Hours after the Kings won their 16th game of these playoffs, forward Anze Kopitar, in the midst of the euphoria, tweeted: “Top of the world!!!!!”
With each passing goal in a decisive 6-1 victory over the Devils in Game 6, it became more and more evident that it was happening – the Kings were going to win their first Stanley Cup.
They started with a bang, scoring three times on a boarding major assessed to New Jersey’s Steve Bernier. As electrifying as Staples Center was in the first period, it was pure pandemonium as the final minutes, seconds ticked down.
Jonathan Quick, the deserved Conn Smythe Trophy recipient, threw his stick up in the air. His teammates joyously joined him. Dustin Brown then collected hockey’s ultimate prize at center ice, setting off a celebration Los Angeles has never seen for its Kings in the franchise’s 45-year history.
The dominance the Kings displayed throughout the last two months was as magnificent as it was surprising.
Before the season commenced, this was a team that many experts picked to not only win the Pacific Division but the Western Conference and Stanley Cup as well. By mid-December, GM Dean Lombardi had fired head coach Terry Murray, appointed John Stevens the interim, then hired Darryl Sutter to take over.
The switch to Sutter didn’t pay immediate dividends. From Dec. 22 through the end of the regular season, the Kings went 25-13-11 to recover from an early-season slump and sneak into the playoffs as the No. 8 seed. Aside from a six-game win streak in March, they never truly caught fire until the playoffs.
From there on, the Kings’ run to the Stanley Cup was stunningly flawless.
They breezed through the Western Conference’s trio of division winners. It only took them five games, against Vancouver, to become the 10th No. 8 seed in history to knock off a No. 1 seed in the first round. In a series that was supposed to go the distance, the Kings swept mirror-image St. Louis in Round 2. Phoenix put up a fight in the conference final, but Sutter’s gang advanced after five contests.
It wasn’t easy against New Jersey in the Stanley Cup Final. The first two wins came in overtime. After a 4-0 Kings win in Game 3, the Devils showed signs of life with back-to-back wins to force a Game 6. The Kings quickly nullified all talk of a comeback with their blowout victory to close out the series and their first title.
When you put the Kings’ postseason run in perspective, it’s quite amazing what they accomplished.
Before this spring, no other team had ever won their first 10 road games of a postseason. The Kings lost just once away from home (Game 5 in New Jersey), going 10-1 overall, and took a 2-0 series lead on the road to start every one of their four series. Amazing.
Before this spring, no other No. 8 seed had won the Cup. In fact, the Kings became just the second to make the Cup Final. Edmonton came close to winning the Cup in 2006 before falling Carolina in Game 7. Only the record books will show the Kings were a No. 8 seed, because they sure didn’t look like it.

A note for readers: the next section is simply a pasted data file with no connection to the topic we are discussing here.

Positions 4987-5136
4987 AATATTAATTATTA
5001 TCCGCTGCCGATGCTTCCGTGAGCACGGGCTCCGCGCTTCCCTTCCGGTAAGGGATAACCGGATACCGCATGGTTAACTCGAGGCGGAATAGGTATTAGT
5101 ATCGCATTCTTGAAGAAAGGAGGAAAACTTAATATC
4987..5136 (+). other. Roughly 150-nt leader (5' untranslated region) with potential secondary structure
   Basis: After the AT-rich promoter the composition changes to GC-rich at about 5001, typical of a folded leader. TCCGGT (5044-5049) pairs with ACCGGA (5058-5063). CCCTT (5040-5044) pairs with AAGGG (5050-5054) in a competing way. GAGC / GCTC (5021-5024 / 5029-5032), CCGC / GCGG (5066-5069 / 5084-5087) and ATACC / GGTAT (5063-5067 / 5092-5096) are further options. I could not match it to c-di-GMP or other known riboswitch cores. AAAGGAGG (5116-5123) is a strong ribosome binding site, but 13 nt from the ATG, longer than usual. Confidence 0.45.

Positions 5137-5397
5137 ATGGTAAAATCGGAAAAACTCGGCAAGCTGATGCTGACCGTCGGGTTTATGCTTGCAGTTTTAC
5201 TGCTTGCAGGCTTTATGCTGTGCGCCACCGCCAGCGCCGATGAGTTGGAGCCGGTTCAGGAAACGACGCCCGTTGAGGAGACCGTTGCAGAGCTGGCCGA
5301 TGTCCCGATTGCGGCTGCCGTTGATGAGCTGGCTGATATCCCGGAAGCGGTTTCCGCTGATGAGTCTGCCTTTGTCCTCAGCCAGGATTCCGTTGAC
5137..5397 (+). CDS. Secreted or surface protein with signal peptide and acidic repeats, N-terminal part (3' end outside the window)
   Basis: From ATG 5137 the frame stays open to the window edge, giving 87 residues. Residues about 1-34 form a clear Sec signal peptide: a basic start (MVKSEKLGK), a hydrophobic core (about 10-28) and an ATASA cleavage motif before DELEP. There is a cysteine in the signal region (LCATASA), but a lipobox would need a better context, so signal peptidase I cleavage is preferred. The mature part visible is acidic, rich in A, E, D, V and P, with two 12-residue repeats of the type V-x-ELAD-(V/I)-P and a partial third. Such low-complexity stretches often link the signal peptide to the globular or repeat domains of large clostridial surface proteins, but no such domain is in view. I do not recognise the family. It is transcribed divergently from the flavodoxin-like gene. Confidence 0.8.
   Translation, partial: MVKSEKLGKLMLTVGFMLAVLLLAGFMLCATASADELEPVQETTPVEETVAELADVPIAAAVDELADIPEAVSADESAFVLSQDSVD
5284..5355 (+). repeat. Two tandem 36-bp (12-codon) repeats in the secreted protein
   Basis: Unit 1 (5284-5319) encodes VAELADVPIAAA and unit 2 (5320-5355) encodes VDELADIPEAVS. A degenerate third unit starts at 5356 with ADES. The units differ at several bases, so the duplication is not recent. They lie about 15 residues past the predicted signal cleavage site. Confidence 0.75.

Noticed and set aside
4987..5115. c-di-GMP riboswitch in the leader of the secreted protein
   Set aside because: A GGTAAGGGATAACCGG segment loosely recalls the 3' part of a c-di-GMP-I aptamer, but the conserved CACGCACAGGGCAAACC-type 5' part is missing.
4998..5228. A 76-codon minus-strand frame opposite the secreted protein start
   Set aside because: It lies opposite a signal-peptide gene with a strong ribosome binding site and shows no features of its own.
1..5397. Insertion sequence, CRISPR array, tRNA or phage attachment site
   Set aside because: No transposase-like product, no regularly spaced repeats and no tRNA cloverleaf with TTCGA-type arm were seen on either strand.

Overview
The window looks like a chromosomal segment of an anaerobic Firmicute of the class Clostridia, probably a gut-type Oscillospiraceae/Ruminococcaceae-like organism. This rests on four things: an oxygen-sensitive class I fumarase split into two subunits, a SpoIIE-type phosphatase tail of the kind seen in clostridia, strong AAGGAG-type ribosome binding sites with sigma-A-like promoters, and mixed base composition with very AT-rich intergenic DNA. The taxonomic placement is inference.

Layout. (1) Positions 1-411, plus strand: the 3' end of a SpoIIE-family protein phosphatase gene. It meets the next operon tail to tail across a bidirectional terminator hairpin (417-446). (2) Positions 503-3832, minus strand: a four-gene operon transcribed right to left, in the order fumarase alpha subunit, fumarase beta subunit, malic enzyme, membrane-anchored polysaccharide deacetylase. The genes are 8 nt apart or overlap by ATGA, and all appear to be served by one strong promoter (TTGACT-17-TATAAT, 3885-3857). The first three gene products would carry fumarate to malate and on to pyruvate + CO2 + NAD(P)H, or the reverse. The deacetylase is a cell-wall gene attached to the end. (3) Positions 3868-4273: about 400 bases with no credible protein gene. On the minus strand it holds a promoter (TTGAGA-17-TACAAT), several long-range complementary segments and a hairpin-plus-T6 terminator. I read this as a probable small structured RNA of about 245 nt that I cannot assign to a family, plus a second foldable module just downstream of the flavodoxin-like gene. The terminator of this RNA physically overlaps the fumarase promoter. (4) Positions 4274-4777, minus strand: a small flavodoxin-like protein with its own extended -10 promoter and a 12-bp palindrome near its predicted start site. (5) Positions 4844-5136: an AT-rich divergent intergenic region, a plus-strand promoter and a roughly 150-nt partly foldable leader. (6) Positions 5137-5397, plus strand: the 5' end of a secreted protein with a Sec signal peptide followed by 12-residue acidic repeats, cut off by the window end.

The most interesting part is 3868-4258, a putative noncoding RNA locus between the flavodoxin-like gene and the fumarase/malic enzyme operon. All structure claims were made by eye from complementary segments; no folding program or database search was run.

Quick played every second of the postseason and posted a 1.41 goals-against average with a .946 save percentage in 20 games. He was the clear-cut MVP of the Kings’ Cup run and one-upped Tim Thomas’ miraculous postseason from a year ago. And like Thomas, Quick could win the Cup, Conn Smythe and Vezina in the same season.
The Kings, who were at one point the league's lowest-scoring team, justified the popular sentiment that all you have to do is get in to the playoffs and anything can happen thereafter. They clinched their playoff berth on Apr. 5 – two days before the regular season ended, two weeks after Vancouver clinched. And yet, the Kings were the ones that looked like the Presidents’ Trophy winner when it mattered most.
This team had unsung heroes throughout the lineup, but the stars shined the brightest in the big moments. Quick made one clutch save after another. Brown, the captain and unquestioned leader, set the tone night after night. Kopitar showed why he’s not just a great player, but an elite player. Drew Doughty was undoubtedly the top defenseman of the playoffs.
Even with this Stanley Cup victory so fresh, you can’t help but gaze at a future that is awfully promising in Los Angeles. The entire core is 27 years old or younger. They are all experienced, especially after this Cup run. Dynasties no longer exist in sports, but these Kings could easily win one or two more titles if this core remains intact.
But for the rest of this summer (and perhaps longer), they are going to enjoy what they just accomplished. The Stanley Cup is the hardest trophy to win in sports, and the Kings won it in a fashion that we may not see for a long, long time.
Until this fall, the Kings are on top of the world. The view must be pretty sweet.
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